Also hurting this segment of the market was an article published a few years back that accused one of the vendors of selling “snake oil”. While that’s not a fair description of these services in the market as a whole, as one content owner said to me, “it helped create a stigma around the tech.” Yet some vendors are starting to show some signs of success and while this post isn’t about comparing technology from one provider to another, one or two vendors do seem to be rising above the noise, but it’s a challenge.

When it came to feedback from companies who have looked at stream optimization solutions, some told me that, “in real world testing, we didn’t see any compression decreases that we couldn’t reproduce with our own transcoding system.” Another major complaint by many is that the solutions “don’t run in real-time so it is a non-starter or way more expensive and latent for live encode.” Some vendors say they do offer real-time solutions, but content owners I spoke with said, “it didn’t work at scale” or that “the real-time functionality is only in beta.”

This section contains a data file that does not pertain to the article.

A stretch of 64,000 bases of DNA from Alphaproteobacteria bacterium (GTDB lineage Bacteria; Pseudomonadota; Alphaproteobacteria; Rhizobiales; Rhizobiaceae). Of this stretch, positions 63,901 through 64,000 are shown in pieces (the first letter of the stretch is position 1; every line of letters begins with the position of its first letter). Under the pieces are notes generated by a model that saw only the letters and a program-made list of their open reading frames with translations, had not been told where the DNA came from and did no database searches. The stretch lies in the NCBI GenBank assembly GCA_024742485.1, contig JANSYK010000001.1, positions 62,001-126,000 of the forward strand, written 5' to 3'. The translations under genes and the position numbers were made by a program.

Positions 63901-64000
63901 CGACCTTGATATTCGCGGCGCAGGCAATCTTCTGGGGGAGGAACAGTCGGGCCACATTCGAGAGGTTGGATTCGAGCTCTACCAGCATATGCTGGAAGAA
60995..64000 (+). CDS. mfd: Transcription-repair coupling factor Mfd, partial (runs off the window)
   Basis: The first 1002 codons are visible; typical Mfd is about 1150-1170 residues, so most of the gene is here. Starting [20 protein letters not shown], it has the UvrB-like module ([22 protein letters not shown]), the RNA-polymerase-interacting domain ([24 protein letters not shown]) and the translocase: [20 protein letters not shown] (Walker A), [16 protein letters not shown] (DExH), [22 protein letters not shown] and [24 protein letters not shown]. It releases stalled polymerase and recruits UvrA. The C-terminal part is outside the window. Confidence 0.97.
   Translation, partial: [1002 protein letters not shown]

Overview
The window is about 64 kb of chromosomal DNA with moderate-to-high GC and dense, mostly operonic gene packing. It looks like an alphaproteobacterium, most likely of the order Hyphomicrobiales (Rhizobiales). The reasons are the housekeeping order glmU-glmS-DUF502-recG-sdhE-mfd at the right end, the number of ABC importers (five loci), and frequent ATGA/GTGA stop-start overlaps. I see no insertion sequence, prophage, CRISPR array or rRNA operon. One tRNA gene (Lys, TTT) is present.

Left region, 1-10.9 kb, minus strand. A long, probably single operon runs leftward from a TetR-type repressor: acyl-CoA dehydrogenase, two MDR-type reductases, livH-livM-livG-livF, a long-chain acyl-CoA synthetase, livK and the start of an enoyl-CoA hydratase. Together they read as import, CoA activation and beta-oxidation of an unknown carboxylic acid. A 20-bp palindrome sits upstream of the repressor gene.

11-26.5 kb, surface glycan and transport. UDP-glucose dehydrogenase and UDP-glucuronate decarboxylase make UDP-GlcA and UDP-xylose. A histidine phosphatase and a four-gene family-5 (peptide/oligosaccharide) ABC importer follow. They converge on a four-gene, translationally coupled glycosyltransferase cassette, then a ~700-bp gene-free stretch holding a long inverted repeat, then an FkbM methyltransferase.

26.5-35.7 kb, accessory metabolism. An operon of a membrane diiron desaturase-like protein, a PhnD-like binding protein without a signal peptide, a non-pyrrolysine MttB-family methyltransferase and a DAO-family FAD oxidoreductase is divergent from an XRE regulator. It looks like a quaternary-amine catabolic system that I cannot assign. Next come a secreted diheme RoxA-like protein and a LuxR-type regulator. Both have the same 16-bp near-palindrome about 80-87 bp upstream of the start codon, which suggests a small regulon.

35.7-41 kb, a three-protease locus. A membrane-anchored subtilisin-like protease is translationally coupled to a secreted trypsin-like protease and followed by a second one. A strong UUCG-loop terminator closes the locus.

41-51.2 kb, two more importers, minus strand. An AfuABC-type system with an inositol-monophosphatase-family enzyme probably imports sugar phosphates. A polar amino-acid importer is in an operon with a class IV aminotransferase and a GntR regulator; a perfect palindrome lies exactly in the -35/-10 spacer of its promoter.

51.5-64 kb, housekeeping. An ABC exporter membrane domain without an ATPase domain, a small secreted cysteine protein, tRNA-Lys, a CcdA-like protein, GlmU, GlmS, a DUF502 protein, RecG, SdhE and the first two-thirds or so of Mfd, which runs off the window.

The following is a list of the most common feedback I got from OTT providers, about stream optimization solutions in the market. These don’t apply to every vendor, but there is a lot of crossover, especially when it comes to the impact on the video workflow:

  • lack of real time processing
  • adds more latency for live
  • it doesn’t neatly fit into a production workflow
  • forces the client device to work harder
  • inconsistent reduction in file size
  • bandwidth savings that don’t really exist
  • affects the battery life of mobile phones
  • makes the encode less desirable for encapsulated streaming
  • impacts other pieces of my workflow in a negative way
  • solution is simply too slow